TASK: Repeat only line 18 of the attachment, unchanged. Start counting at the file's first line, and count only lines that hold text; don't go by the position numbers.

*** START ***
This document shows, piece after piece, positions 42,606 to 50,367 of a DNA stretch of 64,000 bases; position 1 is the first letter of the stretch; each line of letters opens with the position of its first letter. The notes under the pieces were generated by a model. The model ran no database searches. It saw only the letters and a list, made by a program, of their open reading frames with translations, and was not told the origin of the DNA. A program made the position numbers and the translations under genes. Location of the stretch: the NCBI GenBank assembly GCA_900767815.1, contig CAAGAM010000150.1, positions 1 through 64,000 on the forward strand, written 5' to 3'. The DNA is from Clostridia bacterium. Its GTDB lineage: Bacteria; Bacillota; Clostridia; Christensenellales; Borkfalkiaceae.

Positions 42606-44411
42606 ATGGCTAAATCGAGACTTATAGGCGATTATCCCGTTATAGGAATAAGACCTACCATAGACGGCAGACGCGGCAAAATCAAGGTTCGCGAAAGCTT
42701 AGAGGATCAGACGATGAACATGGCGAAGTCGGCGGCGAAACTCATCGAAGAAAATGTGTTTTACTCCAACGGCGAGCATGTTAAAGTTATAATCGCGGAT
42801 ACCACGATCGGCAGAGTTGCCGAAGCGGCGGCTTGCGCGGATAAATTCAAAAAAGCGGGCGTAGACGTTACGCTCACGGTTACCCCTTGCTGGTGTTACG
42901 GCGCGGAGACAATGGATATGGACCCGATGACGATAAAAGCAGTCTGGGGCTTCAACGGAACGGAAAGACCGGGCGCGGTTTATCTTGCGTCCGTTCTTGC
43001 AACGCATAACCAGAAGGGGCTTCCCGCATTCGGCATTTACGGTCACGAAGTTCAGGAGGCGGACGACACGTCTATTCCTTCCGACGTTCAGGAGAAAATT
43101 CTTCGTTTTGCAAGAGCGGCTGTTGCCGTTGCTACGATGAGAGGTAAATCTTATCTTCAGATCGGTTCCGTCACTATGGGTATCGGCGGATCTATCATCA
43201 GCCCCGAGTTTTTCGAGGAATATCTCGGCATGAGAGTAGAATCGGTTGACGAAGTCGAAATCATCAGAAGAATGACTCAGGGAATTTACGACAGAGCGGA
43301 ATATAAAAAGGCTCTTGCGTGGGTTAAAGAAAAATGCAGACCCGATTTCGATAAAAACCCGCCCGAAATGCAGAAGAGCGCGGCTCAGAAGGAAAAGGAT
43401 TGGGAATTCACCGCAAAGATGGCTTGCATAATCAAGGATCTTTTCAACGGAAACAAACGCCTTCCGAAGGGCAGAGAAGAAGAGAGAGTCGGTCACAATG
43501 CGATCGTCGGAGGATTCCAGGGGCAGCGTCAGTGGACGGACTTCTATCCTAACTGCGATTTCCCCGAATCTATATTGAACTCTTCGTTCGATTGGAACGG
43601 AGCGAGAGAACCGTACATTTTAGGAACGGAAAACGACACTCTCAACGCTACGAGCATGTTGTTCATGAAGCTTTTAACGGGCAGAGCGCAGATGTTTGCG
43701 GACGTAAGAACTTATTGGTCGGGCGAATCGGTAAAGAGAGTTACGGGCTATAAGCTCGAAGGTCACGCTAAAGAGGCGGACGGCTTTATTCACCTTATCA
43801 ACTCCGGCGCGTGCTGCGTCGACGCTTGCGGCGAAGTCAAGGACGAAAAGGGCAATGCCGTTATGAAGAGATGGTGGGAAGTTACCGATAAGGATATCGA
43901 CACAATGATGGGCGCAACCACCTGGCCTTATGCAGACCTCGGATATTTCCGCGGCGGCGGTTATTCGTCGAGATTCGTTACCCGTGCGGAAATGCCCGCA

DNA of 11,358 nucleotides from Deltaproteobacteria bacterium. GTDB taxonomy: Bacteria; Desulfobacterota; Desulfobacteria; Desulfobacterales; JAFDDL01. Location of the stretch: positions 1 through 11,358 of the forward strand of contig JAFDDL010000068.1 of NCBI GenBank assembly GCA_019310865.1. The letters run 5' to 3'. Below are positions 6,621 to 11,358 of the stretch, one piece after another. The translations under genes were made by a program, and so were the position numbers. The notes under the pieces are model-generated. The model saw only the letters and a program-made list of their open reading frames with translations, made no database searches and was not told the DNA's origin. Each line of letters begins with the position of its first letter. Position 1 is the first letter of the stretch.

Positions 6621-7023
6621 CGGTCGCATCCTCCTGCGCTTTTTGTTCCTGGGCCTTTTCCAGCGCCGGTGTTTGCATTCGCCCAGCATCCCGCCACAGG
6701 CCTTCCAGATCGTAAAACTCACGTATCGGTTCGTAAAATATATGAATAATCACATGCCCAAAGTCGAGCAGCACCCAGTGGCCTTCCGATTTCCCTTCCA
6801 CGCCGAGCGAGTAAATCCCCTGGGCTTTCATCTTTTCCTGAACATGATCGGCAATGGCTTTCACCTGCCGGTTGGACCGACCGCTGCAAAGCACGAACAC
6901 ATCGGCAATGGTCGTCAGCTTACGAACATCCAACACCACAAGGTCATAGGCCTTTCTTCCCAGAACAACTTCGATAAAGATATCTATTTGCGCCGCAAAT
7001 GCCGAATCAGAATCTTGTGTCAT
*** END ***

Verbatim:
Positions 6621-7023